No. 683 Pittsburgh, 1983, Appeal from the Judgment of Sentence of May 5, 1983 in the Court of Common Pleas of Mercer County Criminal Division, No. 552 Criminal 1981
Robert G. Yeatts, Assistant Public Defender, Mercer, for appellant.
James P. Epstein, Assistant District Attorney, Mercer, for Commonwealth, appellee.
Cirillo, Tamilia and Montgomery, JJ.
[ 341 Pa. Super. Page 264]
Appellant was convicted by a jury of rape,*fn1 incest,*fn2 indecent assault,*fn3 and simple assault,*fn4 arising from a series of sexual assaults of his natural daughter. Post trial motions were timely filed and denied on May 3, 1983. Appellant was sentenced concurrently to 4 to 15 years for the rape conviction, 2 1/2 to 5 years for the incest conviction and 1 to 2 years on the indecent assault conviction. Appellant filed a motion to modify sentence on the grounds that the rape and incest offenses merge for sentencing purposes.*fn5 This motion was denied on June 1, 1983, and the instant appeal followed. We affirm.
[ 341 Pa. Super. Page 265]
Appellant first contends that the lower court erred in imposing concurrent sentences for the offenses of rape and incest since both offenses arose out of a single act. Specifically, appellant contends that applying the "same transaction" test of Commonwealth v. Ayala, 492 Pa. 418, 424 A.2d 1260 (1981), the crimes of rape and incest must merge for sentencing purposes as they arose from a single act of intercourse. In support of this claim, appellant cites several cases where the offense of rape was deemed to have merged with other criminal offenses, such as indecent assault and statutory rape. See, e.g., Commonwealth v. Bryant, 247 Pa. Super. 460, 372 A.2d 917 (1977); Commonwealth v. Usher, 246 Pa. Super. 602, 371 A.2d 995 (1977). However, these cases can be distinguished from the matter before us as none of them specifically involve the merger of the crimes of rape and incest.
The test for determining whether one offense merges into another for purposes of sentencing is whether one crime necessarily involves the other. In order for one crime to necessarily involves the other, the essential elements of one must also be the essential elements of the other. (citations omitted)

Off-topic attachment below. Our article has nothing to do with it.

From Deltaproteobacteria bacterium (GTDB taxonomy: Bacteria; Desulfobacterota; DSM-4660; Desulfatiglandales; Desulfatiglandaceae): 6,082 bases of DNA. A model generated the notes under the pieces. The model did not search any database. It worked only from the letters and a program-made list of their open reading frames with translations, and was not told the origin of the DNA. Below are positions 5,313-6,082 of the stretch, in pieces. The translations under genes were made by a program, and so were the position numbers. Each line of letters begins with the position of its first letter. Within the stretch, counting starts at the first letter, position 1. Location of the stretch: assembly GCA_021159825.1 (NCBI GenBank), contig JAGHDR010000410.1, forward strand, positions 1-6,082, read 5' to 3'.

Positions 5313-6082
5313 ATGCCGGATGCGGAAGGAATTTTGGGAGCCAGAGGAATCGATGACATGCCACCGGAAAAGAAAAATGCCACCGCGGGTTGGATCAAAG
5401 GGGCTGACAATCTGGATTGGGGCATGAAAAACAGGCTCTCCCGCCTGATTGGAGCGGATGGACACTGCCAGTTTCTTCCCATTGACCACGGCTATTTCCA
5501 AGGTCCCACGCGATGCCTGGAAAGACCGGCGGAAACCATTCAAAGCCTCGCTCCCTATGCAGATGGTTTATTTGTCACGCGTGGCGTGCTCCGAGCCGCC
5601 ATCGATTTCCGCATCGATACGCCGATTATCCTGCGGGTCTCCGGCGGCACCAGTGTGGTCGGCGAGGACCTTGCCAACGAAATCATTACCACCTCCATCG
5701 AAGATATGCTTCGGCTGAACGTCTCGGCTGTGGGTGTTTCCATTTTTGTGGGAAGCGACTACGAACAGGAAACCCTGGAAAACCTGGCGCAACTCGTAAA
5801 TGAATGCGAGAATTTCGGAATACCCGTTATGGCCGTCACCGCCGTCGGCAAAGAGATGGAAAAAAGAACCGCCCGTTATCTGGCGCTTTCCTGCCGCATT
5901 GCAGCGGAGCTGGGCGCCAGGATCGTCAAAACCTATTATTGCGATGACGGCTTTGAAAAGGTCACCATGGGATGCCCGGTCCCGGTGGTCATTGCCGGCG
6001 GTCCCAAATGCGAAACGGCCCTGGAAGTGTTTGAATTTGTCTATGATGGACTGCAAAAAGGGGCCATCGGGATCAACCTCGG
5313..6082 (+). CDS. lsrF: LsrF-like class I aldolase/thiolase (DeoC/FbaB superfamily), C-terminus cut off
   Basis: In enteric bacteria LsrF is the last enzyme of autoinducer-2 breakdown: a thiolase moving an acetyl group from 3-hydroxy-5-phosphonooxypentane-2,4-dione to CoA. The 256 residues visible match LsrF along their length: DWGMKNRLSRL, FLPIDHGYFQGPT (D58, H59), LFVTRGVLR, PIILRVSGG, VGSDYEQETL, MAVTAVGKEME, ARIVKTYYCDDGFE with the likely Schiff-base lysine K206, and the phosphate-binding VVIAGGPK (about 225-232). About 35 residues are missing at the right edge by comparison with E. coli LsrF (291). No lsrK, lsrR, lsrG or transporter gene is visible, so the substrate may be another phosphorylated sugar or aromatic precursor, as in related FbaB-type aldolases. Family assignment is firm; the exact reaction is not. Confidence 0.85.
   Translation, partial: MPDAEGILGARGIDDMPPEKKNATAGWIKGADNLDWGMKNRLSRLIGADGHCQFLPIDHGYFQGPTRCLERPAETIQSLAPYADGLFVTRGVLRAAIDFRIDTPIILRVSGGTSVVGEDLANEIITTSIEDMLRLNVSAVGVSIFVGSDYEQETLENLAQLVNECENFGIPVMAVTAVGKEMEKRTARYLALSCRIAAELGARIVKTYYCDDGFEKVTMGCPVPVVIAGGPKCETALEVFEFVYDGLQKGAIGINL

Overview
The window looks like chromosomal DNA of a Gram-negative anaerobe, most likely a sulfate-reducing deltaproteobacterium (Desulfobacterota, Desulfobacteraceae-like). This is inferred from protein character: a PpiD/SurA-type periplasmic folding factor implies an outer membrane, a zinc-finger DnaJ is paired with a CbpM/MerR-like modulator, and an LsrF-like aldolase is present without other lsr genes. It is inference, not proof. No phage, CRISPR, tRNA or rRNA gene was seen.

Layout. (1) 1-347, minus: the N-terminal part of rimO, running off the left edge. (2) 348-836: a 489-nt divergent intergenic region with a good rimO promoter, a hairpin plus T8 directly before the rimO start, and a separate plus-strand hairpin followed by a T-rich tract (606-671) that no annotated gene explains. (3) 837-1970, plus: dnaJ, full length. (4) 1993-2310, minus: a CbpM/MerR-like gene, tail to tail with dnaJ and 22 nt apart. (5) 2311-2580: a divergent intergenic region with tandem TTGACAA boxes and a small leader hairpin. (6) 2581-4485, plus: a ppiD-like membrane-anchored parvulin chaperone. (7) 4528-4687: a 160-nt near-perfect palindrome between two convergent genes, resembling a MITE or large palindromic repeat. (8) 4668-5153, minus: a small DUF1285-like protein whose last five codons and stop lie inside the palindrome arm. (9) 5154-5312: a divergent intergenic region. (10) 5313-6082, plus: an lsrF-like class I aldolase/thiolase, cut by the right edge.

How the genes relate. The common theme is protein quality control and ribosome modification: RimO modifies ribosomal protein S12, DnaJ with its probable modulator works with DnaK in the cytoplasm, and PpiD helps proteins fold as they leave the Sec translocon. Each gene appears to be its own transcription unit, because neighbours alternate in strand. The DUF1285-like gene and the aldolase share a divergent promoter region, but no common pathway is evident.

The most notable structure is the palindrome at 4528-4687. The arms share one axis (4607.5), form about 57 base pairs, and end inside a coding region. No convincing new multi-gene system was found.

Commonwealth v. Williams, 290 Pa. Super. 209, 215, 434 A.2d 717, 720 (1981). See also Commonwealth v. McCusker, 363 Pa. 450, 70 A.2d 273 (1950); Commonwealth ex rel. Mosczcynski v. Ashe, 343 Pa. 102, 21 A.2d 920 (1941). Therefore, where one statutory provision requires proof of a fact which another does not, an act which is a violation of both provisions will constitute two separate offenses which do not merge. Commonwealth v. Tarver, 493 Pa. 320, 325, 426 A.2d 569, 572 (1981), quoting Blockburger v. United States, 284 U.S. 299, 304, 52 S.Ct. 180, 182, 76 L.Ed. 306, 309 (1932). See also Commonwealth v. Staples, 324 Pa. Super. 296, 471 A.2d 847 (1984).
While our appellate courts have adopted the so-called "Blockburger" test for ascertaining legislative intent in merger/double jeopardy cases, this test is less than perfect.
[ 341 Pa. Super. Page 266]
Although the Blockburger test is simply stated, it is subject to more than one interpretation, depending on the statutes involved. When one of the two statutes involved is a necessarily lesser included offense of the other, application of the Blockburger test will always raise the presumption that the two statutes involve the 'same offense.' Problems arise, however, when one statute is not a lesser included offense of the other.
People v. Robideau, 419 Mich. 458, 471, 355 N.W.2d 592, 597 (1984) (abandoning Blockburger test and returning to "traditional" means of determining legislative intent). Since Blockburger has been adopted by our Supreme Court, we are bound to apply it to this case. However, we are cognizant of its limitations and mindful that the polestar of our analysis is to ascertain the legislative intent of the statutes at issue.
Applying this standard to the situation before us, we note that the crime of incest is defined in 18 ...